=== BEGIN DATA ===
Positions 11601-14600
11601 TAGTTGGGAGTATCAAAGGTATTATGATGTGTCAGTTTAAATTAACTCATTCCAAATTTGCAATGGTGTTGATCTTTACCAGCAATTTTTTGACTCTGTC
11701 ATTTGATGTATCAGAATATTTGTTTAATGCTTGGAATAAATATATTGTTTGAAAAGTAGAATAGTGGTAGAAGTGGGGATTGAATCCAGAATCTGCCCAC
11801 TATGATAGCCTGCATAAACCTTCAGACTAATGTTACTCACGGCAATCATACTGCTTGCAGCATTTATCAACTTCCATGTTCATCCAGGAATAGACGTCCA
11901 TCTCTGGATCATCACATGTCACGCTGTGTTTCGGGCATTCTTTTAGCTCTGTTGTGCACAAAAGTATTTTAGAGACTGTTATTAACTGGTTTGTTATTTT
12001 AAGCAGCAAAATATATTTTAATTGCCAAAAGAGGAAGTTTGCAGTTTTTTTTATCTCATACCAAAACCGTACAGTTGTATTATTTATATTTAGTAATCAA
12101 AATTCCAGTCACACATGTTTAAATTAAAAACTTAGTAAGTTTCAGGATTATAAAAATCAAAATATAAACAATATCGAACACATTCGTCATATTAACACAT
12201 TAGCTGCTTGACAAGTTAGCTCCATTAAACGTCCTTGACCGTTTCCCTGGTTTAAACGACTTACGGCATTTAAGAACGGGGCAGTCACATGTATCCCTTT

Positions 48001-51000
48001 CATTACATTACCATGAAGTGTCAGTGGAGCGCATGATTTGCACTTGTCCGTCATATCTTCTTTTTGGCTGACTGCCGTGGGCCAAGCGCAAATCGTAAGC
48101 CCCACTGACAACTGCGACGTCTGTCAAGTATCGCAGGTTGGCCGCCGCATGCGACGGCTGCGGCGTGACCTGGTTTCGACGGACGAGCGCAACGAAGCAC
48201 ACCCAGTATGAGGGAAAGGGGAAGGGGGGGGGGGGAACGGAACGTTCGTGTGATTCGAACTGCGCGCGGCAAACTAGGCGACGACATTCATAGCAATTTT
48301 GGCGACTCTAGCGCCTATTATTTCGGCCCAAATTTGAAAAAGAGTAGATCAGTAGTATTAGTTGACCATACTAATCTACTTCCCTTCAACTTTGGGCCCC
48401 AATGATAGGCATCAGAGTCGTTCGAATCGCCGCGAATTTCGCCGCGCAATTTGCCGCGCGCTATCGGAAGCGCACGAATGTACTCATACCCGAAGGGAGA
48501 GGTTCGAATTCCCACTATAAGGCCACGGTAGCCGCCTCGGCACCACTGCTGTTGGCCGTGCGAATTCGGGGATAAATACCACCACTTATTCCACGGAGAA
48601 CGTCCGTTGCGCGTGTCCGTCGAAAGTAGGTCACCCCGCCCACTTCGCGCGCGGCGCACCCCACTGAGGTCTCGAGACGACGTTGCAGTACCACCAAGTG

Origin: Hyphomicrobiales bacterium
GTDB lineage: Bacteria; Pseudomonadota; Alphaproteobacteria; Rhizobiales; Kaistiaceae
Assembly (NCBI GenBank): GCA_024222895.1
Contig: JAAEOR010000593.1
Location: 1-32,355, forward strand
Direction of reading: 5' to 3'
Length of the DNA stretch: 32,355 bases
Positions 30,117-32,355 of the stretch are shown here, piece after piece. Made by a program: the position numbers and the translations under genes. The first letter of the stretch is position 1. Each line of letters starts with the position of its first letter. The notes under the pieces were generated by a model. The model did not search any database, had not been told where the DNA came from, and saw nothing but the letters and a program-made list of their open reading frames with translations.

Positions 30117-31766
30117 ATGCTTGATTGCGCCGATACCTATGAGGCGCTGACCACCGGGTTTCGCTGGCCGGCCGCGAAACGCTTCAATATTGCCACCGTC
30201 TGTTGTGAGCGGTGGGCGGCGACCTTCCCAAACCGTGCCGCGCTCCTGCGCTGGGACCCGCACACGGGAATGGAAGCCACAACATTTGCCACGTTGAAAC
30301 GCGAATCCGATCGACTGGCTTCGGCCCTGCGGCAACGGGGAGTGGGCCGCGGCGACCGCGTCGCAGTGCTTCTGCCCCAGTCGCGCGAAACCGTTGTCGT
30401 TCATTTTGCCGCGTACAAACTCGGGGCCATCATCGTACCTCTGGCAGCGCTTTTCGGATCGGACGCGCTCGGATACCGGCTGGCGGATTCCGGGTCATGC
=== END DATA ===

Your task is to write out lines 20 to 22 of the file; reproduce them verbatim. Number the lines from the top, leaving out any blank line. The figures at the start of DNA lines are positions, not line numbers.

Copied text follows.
Contig: JAAEOR010000593.1
Location: 1-32,355, forward strand
Direction of reading: 5' to 3'